Olympic Swimming 2012: What US Team Must Prove Moving Forward

Alex Field@@afield7Correspondent IIJuly 30, 2012

Olympic Swimming 2012: What US Team Must Prove Moving Forward

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    After a crushing defeat to France in the 4x100 freestyle relay, the U.S. team needs to bounce back as the Games continue.

    The American team saw their chance to defend their gold falter as Ryan Lochte fell to France’s Yannick Agnel in the final lap.

    The U.S. team has every right to be upset about a silver finish, as they were the toast of the town at the 2008 Beijing Olympics. The U.S. won 31 total medals, including 12 gold last time around, and they are looking to maintain that figure in these Games.

    However, it has not been that easy for the American team so far.

    After day one, Lochte had all but secured himself as the poster boy for American swimming, as his teammate Michael Phelps fell out of contention in the 400-meter individual medley.

    Nonetheless, it was Lochte, and not Phelps, who could not hold off France on the anchor leg of the freestyle relay.

    Moving forward, the U.S. team must prove they are still the best team in the pool.

Dominating Individual Events

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    Between Phelps and Lochte, the U.S. team will have a good chance to grab medals in a number of events.

    However, gold makes everything that much sweeter.

    Rather than second or third place finishes, the American swimmers should be focused on grabbing the top spot.

    Outside of the two superstars, Matt Grevers will have a solid chance to grab gold tonight in the 100-meter backstroke. Grevers will be the top seed heading into the final, as he finished with the fastest time during qualifying.

    Grevers finished with a silver medal in Beijing, and this time around he should be looking to capture gold.

    Lochte will also swim tonight, and although he may not be the favorite headed into the final, he certainly is in contention.

    He finished less than a second behind the top qualifier in the 200-meter freestyle, and Lochte will need to turn in a legendary performance to grab gold in this event.

    After his blunder during the relay, Lochte should be amped at the opportunity to grab his second gold medal of the Games.

    As for the remainder of the individual competitions, Phelps will obviously have a good chance to medal in the butterfly events. The qualifying rounds have not been completed, but he finished with a respectable time of 1:55.53 during the heats.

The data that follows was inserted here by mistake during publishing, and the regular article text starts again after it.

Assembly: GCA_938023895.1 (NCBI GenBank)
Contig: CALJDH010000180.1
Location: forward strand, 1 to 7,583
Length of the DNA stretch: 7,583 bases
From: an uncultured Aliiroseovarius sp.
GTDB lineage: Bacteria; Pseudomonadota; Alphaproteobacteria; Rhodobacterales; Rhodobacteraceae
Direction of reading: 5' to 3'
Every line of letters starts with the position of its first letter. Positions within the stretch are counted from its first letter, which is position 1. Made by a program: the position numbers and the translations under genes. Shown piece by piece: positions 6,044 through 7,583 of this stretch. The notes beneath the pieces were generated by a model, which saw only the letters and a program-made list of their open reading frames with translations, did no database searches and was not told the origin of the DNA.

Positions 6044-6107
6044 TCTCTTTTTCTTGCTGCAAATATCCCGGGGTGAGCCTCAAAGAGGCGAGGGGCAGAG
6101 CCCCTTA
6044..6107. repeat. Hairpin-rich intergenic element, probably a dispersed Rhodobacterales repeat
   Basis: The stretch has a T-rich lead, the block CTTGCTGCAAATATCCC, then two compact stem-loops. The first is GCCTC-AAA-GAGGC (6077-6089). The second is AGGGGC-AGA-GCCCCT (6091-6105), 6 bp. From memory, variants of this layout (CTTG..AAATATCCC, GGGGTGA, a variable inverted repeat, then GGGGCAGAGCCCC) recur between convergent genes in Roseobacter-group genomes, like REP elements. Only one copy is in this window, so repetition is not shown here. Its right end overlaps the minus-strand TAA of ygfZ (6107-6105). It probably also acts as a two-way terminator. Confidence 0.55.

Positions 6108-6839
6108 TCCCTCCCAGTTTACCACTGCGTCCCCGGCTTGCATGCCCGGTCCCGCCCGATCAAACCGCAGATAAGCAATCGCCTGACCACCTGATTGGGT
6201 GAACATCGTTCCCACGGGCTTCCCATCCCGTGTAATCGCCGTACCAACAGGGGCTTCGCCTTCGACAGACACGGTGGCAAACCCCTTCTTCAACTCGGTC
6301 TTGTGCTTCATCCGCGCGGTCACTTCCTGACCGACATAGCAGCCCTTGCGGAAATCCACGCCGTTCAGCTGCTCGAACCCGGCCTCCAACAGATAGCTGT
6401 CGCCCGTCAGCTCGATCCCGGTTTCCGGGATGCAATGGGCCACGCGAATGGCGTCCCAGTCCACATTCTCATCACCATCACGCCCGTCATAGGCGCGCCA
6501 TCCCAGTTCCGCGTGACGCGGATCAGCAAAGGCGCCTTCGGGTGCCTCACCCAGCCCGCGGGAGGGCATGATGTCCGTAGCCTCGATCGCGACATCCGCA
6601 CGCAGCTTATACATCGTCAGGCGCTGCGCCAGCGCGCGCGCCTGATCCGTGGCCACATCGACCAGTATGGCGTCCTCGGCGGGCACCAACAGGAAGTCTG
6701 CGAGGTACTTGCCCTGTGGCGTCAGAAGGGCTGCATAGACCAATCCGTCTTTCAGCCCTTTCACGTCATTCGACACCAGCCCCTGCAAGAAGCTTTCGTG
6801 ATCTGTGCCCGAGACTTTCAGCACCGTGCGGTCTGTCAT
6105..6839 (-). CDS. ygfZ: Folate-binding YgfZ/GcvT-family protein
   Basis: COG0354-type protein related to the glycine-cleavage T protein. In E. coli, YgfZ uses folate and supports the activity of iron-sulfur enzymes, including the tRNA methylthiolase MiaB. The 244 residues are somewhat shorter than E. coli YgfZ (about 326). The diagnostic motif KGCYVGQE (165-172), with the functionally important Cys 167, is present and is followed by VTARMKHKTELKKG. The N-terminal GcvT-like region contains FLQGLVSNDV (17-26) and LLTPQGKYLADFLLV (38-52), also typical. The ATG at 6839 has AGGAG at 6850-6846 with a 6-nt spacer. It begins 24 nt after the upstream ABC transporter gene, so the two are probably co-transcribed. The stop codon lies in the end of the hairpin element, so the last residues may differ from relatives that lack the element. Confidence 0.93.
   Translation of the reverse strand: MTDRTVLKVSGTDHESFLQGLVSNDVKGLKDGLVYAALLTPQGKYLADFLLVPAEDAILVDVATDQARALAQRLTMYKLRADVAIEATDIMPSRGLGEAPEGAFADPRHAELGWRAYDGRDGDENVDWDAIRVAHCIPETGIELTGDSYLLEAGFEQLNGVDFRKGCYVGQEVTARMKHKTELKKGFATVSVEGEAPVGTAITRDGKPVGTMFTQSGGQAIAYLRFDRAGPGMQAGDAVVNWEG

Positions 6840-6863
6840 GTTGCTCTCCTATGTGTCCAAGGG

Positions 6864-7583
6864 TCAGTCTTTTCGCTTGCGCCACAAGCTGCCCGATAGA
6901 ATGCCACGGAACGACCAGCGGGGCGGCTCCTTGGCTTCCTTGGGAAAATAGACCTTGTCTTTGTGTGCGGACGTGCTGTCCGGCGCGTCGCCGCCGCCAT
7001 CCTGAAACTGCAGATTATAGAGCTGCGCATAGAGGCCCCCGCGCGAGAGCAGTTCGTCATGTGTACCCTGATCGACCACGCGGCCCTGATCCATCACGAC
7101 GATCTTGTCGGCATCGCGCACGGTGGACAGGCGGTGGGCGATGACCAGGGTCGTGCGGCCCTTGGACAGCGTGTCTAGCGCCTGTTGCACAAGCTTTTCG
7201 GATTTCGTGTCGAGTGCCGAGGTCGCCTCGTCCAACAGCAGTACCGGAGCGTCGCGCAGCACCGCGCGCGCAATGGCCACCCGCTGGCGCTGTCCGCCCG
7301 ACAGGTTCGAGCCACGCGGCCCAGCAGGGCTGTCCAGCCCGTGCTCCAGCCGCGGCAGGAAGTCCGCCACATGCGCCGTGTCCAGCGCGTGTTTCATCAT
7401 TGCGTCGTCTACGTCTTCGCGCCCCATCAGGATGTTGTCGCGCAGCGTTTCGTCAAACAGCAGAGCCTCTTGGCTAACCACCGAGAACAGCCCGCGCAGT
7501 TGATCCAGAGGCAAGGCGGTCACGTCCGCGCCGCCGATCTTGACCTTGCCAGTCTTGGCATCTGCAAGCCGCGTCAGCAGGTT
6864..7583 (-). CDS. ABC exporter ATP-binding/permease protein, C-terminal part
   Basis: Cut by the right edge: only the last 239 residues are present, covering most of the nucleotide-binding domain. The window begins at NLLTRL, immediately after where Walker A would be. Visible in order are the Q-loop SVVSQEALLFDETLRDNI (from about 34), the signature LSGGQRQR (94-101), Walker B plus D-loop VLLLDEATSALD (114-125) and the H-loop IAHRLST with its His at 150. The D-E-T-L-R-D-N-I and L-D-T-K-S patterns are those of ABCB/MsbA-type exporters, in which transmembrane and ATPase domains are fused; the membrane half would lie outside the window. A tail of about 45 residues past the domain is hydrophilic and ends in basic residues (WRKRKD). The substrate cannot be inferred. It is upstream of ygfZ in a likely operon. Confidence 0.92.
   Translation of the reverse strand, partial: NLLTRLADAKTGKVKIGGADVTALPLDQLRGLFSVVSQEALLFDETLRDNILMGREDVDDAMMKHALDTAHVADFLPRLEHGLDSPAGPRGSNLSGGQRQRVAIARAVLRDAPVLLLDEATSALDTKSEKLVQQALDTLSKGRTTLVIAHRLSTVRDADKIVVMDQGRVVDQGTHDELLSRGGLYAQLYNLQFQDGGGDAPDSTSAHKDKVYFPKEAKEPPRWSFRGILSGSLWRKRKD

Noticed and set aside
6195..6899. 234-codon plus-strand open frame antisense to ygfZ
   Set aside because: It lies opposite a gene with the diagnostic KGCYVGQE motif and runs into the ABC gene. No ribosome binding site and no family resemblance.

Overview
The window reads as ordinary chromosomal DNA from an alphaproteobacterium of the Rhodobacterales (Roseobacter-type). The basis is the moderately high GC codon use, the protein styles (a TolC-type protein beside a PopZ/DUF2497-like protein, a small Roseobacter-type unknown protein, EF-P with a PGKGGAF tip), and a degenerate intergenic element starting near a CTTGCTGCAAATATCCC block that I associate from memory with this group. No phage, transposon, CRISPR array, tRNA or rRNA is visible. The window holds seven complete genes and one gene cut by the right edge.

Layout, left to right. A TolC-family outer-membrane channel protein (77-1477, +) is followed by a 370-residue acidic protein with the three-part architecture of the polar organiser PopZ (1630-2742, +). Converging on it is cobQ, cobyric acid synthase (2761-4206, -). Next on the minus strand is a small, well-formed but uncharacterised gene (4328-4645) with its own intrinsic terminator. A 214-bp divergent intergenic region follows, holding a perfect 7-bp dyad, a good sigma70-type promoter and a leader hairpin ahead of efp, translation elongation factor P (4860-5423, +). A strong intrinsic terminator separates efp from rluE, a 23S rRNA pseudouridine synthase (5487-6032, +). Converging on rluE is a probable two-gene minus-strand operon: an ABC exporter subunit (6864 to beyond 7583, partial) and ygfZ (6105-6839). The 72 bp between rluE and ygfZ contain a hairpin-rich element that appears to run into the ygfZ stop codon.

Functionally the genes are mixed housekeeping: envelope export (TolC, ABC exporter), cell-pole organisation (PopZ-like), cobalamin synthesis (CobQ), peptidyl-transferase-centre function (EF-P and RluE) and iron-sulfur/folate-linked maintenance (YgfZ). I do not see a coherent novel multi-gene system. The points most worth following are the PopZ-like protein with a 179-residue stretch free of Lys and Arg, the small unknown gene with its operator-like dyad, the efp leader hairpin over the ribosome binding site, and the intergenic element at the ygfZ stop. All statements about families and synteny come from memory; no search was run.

The U.S. will need to snatch gold in individual events to reclaim their dominance.

Lochte and Phelps

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    The U.S. team features two of the top swimmers on the planet, and those two must prove they are worthy of that title.

    Lochte has proven his worth by capturing a gold and silver medal so far, but that total can still grow exponentially. As for Phelps, he needs to build off what he has accomplished if he wants to contend for gold.

    Obviously, it won’t go as smoothly as it did in 2008 for Phelps, when he grabbed eight gold medals.

    However, these two still have a lot of swimming to do at the Games, and with strong performances from each of them, the American team can show they are far from seceding their stranglehold on the top spot.

    The two superstars of U.S. swimming must push one another to be better. Lochte has already bested Phelps in the individual medley, now its Phelps’ turn to get his revenge.

    Both of them will compete in the 200-meter individual medley, and a first and second place finish would be great for the U.S. team.

    Now the biggest question is who has to take silver.

Unheralded Performances

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    With all the attention paid to the superstars on the U.S. team, the relays could come down to the performance by lesser-known swimmers.

    Cullen Jones, for instance, swam the third leg of the 4x100 freestyle relay that grabbed silver, and he said knows people are expecting him to step up.

    "The amount of pressure that's put on me is a lot more than in 2008," Jones said to USA Today. "It's a lot more meaningful. … I know that people are expecting me to step up and do my part.”

    Jones swam well enough to give Lochte a lead entering the final leg of the relay, which is a good sign for the U.S. Jones may not be held in the same esteem as Lochte or Phelps, but he is a crucial piece of the U.S. puzzle and will be instrumental moving forward.

    Along with Jones, Nathan Adrian was a member of the 4x100 freestyle relay, and he will also likely be a member of the 4x100 medley relay.

    Adrian proved he could hang with international competition during the freestyle relay, as he had a lead against Australia’s James Magnussen.

    If he can turn in another strong performance in the medley relay, the American team should have no problem grabbing gold.

    The U.S. will need strong showings from more than just their heavy hitters, the less-known swimmers will also need to have gold in their eyes.